New set of channels between malaria parasite and blood cells discovered
A team has discovered channels that enable the transport of lipids between the malaria parasite and red blood cells during infection.
A group of researchers at the US National Institutes of Health (NIH) and other institutions have discovered a set of pore-like holes, or channels, traversing the membrane-bound sac that encloses the deadliest malaria parasite as it infects red blood cells. These channels enable the transport of lipids between the blood cell and parasite, Plasmodium falciparum. The parasite draws lipids from the cell to sustain its growth and may also secrete other types of lipids to hijack cell functions that meet its needs.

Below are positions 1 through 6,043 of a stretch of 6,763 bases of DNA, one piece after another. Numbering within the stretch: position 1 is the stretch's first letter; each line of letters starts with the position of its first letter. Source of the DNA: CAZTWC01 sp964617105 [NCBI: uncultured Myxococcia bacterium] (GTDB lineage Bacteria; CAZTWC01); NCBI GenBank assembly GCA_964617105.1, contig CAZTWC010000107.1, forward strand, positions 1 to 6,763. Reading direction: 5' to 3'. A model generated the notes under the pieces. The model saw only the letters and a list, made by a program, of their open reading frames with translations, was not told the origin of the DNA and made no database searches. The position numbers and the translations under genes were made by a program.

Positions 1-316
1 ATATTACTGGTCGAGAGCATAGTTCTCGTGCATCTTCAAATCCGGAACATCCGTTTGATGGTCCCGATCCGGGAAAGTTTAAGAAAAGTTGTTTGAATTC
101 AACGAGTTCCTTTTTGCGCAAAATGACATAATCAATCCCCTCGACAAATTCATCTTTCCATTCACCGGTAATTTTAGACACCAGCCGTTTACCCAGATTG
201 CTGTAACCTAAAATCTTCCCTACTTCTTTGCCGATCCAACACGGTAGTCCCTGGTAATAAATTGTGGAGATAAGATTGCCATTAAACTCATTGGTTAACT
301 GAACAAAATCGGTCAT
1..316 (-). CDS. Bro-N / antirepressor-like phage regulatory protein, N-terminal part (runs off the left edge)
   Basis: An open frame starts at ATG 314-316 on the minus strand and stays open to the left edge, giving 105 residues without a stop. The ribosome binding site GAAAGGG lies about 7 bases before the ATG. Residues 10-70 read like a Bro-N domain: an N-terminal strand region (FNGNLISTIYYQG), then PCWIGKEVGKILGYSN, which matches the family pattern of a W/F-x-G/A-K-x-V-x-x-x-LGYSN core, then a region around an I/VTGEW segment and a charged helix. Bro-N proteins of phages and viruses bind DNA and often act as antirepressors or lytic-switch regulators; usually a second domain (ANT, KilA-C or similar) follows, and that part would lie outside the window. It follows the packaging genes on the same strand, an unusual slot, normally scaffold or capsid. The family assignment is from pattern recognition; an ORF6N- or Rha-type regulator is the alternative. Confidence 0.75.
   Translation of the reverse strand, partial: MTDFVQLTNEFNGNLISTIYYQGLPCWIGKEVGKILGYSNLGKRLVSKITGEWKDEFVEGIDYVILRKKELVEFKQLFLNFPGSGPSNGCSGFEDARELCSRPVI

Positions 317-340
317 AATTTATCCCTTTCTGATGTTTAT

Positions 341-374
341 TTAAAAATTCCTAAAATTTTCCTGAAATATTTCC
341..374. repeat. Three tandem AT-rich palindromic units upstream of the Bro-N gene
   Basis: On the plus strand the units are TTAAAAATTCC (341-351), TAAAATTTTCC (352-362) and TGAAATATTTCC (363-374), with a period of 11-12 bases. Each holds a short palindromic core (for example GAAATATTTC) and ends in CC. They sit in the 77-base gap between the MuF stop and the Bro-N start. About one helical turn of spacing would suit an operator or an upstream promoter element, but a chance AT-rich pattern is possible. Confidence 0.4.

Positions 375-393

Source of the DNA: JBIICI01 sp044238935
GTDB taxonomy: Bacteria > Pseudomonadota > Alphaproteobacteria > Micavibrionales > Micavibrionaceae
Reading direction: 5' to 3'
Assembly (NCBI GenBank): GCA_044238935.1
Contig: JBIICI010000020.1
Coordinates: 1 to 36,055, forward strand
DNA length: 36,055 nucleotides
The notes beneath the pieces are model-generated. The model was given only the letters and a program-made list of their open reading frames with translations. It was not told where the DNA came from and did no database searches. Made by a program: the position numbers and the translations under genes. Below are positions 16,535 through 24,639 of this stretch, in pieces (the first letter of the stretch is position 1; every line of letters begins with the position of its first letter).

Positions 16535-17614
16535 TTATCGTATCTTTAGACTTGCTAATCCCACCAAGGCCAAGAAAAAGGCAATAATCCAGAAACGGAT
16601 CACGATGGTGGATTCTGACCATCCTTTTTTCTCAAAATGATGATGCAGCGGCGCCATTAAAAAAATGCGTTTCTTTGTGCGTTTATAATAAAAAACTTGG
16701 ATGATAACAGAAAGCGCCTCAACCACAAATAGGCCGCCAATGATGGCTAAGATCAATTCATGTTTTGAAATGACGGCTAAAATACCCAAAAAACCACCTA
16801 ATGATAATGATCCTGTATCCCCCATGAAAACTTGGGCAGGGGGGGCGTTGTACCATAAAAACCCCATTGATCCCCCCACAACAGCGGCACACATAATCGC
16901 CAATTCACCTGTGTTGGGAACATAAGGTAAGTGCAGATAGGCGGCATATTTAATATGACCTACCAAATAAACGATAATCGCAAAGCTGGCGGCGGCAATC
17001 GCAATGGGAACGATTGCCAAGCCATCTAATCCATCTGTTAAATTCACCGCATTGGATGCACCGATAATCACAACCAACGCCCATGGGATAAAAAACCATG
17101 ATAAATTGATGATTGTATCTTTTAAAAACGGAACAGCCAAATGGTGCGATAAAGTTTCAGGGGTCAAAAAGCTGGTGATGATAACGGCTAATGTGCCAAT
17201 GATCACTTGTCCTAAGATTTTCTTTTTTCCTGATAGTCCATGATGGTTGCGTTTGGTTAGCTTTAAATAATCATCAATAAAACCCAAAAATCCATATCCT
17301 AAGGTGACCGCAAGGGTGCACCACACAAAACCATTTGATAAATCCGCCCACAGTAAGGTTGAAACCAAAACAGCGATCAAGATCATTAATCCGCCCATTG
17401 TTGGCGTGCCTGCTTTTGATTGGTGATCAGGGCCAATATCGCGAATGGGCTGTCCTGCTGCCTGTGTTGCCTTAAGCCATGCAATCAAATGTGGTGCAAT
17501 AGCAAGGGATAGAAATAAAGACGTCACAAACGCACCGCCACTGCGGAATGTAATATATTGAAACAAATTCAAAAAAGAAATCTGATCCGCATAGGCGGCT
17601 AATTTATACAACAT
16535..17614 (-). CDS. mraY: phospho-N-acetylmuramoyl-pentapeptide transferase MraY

According to the team, their finding follows an earlier discovery of another set of channels through the membrane, which enables the two-way flow of proteins and non-fatty nutrients between the parasite and red blood cells. Together, these discoveries raise the possibility of treatments that block the flow of nutrients to starve the parasite, say the researchers.
In the current study, researchers determined that the channels through the sac, or vacuole, that encloses the parasite are made of Niemann-Pick C1-related protein (PfNCR1). The PfNCR1 channels are restricted to locations where the vacuole membrane touches the membrane of the parasite.
The channels the team discovered in the previous study are formed by exported protein 2 (EXP2). Areas of the vacuole membrane containing EXP2 are located far from the parasite’s membrane, at an average distance of 20 to 40 nanometers. The researchers therefore believe that the parasite may use this variation in distance to separate the two transport systems.
The study was published in Nature Communications.